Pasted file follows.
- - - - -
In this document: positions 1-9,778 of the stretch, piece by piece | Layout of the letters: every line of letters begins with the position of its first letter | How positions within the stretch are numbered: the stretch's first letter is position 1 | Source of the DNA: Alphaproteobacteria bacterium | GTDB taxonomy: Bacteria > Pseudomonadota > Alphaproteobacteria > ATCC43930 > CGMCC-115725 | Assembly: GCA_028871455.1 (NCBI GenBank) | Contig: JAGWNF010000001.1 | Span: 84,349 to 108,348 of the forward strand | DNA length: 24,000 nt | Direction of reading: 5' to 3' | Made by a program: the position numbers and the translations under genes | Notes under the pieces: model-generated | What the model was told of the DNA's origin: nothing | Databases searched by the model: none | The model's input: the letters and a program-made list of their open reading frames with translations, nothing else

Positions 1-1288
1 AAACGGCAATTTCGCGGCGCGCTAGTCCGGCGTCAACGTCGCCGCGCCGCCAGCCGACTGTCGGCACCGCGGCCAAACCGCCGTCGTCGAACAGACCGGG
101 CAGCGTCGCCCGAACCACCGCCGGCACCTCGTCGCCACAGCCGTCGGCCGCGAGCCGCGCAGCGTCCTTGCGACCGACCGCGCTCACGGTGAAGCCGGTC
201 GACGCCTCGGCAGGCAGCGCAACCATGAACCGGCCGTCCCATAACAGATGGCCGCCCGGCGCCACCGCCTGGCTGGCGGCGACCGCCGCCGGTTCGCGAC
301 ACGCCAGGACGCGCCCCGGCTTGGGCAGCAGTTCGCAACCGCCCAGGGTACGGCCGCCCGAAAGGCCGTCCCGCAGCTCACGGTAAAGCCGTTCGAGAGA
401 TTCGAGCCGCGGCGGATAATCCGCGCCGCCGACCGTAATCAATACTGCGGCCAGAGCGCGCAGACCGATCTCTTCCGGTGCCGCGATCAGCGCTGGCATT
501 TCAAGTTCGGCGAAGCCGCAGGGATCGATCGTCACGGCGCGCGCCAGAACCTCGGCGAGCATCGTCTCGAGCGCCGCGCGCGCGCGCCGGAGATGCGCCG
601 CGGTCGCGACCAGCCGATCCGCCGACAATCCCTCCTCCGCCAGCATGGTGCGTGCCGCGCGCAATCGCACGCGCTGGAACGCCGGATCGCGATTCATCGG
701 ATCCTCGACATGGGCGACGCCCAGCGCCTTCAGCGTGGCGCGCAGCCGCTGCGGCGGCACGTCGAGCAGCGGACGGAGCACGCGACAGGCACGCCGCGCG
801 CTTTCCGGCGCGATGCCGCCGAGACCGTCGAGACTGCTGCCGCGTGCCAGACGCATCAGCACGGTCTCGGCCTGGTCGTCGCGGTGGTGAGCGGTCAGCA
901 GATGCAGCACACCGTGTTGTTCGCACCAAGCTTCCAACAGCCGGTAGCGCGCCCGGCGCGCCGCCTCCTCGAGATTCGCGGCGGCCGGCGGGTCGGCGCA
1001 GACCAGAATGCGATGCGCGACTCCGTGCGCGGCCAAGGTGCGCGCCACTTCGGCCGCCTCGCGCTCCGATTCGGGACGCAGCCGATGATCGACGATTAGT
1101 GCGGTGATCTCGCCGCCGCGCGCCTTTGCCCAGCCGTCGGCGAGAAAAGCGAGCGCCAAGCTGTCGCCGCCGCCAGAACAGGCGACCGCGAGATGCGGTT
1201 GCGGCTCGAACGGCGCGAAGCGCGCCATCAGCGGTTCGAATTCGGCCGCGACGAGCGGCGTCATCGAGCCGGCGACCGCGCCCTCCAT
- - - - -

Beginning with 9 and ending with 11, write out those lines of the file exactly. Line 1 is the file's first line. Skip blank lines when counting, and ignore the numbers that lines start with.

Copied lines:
601 CGGTCGCGACCAGCCGATCCGCCGACAATCCCTCCTCCGCCAGCATGGTGCGTGCCGCGCGCAATCGCACGCGCTGGAACGCCGGATCGCGATTCATCGG
701 ATCCTCGACATGGGCGACGCCCAGCGCCTTCAGCGTGGCGCGCAGCCGCTGCGGCGGCACGTCGAGCAGCGGACGGAGCACGCGACAGGCACGCCGCGCG
801 CTTTCCGGCGCGATGCCGCCGAGACCGTCGAGACTGCTGCCGCGTGCCAGACGCATCAGCACGGTCTCGGCCTGGTCGTCGCGGTGGTGAGCGGTCAGCA